Chris: In order to be involved in so many productions, from films to games to albums, you must be excellent at scouting for projects. For all those aspiring composers out there, could you tell us what have been the keys to your success? How have you made such an impact over the years in a range of industries?
Craig Stuart Garfinkle: I am a huge fan of my fellow composers, directors, artists, and creatives in general. I thrive on learning from these brilliant individuals – and I would be happy every day of my life if I could simply spend each moment collaborating to bring new visions and sounds to the world. I’d like to think that when I meet new potential clients that this is what they see in me. This is why I might get chosen.
I also pride myself in really having studied my craft on every level. In addition to a lifelong study of music, I also took screen writing classes and directing classes. I learned to be an editor, a director, a producer, an audio mixer – all skills that as a composer let me communicate better with my fellow creatives.
Other than that, I believe my most valuable quality is being resilient. I hate to sound like a harbinger of negativity, but before committing oneself to a life in the arts one needs to understand that for every successful film, there are dozens that don’t earn back their budget. For every successful TV show that makes it to the air, there are 20 pilots that failed and 100’s of scripts that never even got made. Yes, it hurts like hell when a series gets cancelled or a film goes away but you can’t let that stop you. For me, the career is just like a game of whack-a-mole – just keep bouncing back!
Chris: You’re also extensively been involved in education and outreach programs, notably as an instruction of film composition at UCLA. Could you elaborate on these roles? What do your education and outreach programs entail?
Craig Stuart Garfinkle: I love teaching. For me, teaching is playtime where I get to share everything I have learned with great minds that are hungry to learn. Teaching has always been a huge part of who I am – I guess that’s a refection of all the great teachers that I have had – that I credit with my own success.
In hindsight I realize that the greatest benefit for me (or anyone) in having to teach a craft is that, in order to instruct others, you have to be able to codify your process to yourself. So much of what I do, when I am composing, is stream of consciousness, heat of battle, brute force composition – where in the moment I have no idea what I am doing. Only in hindsight, when I am trying to explain to others how something was done, can I find the structure and determine the clarity of the path I was on. But when I’m on the path, I can’t see the road ahead.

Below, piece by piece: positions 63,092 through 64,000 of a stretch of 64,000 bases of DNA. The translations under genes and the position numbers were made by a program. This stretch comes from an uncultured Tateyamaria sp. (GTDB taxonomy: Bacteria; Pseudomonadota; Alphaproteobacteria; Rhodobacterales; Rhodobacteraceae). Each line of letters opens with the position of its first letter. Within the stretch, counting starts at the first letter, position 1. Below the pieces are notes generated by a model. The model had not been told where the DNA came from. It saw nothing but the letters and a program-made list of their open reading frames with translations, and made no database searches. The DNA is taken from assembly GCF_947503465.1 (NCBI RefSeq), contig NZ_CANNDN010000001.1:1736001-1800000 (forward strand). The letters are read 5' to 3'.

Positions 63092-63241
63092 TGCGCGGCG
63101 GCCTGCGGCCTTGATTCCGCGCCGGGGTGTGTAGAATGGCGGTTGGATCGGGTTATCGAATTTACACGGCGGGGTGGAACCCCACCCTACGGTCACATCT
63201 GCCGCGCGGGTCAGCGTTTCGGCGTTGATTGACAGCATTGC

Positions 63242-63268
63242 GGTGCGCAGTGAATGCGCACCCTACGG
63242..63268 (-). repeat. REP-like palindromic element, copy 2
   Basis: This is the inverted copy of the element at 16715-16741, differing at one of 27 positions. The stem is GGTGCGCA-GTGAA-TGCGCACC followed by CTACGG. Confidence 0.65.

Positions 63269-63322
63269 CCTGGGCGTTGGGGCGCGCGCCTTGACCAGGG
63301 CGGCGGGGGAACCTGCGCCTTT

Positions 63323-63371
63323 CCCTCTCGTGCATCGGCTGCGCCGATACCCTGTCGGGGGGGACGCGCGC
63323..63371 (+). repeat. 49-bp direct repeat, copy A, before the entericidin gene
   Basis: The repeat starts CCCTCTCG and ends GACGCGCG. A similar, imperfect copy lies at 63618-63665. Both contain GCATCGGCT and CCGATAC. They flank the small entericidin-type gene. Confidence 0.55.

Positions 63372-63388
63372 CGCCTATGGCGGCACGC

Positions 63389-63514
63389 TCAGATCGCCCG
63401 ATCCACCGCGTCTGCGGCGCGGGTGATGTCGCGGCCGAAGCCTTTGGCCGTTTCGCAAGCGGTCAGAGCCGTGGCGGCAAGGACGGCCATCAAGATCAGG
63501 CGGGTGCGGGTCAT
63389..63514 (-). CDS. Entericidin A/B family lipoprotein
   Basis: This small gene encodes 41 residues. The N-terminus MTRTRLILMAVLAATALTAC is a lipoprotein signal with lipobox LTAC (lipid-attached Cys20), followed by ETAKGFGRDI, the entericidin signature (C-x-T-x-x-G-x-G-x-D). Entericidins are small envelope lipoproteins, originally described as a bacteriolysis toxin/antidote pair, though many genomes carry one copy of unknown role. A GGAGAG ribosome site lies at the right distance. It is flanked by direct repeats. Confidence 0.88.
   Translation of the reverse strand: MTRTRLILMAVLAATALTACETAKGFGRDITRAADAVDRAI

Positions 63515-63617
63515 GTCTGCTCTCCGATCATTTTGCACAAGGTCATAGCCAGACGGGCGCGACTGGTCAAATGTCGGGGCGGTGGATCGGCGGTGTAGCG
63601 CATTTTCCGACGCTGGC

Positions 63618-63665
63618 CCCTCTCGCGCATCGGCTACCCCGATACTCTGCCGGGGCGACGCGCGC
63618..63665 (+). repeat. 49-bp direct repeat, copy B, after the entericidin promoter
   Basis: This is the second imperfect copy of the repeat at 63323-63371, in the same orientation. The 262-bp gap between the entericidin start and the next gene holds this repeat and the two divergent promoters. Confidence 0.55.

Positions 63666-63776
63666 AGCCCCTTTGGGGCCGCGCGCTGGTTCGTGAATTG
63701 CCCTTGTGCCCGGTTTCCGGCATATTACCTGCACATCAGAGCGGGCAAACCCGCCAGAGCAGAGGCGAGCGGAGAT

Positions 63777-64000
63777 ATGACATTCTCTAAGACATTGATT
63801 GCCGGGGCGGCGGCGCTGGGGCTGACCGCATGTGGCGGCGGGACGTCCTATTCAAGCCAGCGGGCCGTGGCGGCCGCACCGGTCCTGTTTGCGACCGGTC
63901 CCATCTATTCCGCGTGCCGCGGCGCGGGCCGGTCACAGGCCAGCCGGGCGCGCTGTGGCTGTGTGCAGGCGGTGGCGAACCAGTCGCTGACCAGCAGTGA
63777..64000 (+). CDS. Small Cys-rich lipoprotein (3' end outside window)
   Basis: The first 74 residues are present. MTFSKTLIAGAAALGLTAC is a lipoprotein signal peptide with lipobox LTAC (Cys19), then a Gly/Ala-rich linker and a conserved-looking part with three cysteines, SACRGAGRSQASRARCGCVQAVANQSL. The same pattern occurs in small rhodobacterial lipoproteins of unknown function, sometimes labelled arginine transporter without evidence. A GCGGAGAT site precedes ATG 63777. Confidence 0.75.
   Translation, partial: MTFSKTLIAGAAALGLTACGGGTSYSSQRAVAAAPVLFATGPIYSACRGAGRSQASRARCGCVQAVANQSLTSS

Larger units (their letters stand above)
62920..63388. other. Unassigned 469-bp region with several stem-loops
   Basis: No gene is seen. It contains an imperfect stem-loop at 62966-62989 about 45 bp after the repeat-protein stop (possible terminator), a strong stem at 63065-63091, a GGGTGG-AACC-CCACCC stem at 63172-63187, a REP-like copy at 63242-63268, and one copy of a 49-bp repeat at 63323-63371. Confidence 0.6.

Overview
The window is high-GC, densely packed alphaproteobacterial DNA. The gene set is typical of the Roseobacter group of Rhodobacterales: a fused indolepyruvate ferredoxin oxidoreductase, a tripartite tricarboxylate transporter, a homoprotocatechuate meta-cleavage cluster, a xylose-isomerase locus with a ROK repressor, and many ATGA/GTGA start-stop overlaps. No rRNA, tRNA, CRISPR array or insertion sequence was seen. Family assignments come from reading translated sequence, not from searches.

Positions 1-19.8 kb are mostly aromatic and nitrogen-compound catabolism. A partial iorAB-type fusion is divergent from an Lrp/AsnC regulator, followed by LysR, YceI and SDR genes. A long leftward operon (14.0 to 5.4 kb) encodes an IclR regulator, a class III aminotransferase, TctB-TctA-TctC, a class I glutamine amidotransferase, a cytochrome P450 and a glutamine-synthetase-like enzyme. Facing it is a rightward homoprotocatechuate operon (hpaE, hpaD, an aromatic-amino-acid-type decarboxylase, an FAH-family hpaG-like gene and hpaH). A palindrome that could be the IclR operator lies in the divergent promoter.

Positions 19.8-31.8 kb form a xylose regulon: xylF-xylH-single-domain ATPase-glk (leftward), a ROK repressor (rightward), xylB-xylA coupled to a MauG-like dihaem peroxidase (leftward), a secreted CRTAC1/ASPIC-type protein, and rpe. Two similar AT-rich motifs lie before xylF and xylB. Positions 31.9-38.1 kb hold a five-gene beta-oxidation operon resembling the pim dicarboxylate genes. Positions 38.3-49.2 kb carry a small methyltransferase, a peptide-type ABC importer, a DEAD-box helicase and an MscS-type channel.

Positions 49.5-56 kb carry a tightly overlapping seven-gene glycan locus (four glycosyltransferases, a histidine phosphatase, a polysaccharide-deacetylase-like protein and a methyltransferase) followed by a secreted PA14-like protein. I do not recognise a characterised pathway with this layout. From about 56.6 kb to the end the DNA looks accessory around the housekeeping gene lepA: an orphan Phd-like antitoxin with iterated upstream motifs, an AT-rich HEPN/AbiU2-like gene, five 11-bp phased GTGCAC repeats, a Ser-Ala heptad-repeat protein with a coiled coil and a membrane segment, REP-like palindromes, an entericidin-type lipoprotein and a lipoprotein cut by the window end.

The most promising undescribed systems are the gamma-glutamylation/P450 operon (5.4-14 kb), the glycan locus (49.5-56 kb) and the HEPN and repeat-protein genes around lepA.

That said, with the birth of my son I have taken a temporary hiatus from teaching. Maybe when he’s out of diapers I’ll return. I do miss it.
Chris: On a similar note, together with your wife Eimear, you also recently organised the Dublin International Game Music Festival. Could you tell us more about the concept and line-up of this three-day event? What performances and events during the festival were most satisfying for you?
Craig Stuart Garfinkle: What a great few days we had! The basic concept was so simple: Let’s get all our favourite composers together in Dublin and throw a great party – but the kind of party we would want to attend ourselves.
The Spoony Bards, for example, performed their specialized “hard rock” versions of game music. Then there would be a lecture on game music technology. The Triforce Quartet followed the lecture, playing their string quartet versions of game scores. Then our visiting composers listened to and critiqued submitted scoring demos from local composers… For me, as both student and teacher, this was heaven.
In this way, the festival was a wonderful balance of musical performances by ensembles specializing in video game music and educational seminars presented by our visiting game composers. The festival culminated in a special performance of Tommy Tallarico’s orchestral touring show Video Games Live, where each of the composers that had spoken at the festival conducted one of their own works with the 104 members of the National Youth Orchestra Ireland.
Our biggest problem now is figuring out how to top it next year!
Chris: Glad to hear it will be back! Many thanks for your time today, Craig Stuart Garfinkle. Is there anything else you’d like to say about yourself or your music? Do you have any messages to your fans around the world?
Craig Stuart Garfinkle: Just that I feel blessed to be able to share with everyone the music that I love and am grateful for the support from groups such as Game Music Online for being such wonderful champions of game music. Keep up the great work!
Posted on April 21, 2015 by Chris Greening. Last modified on April 21, 2015.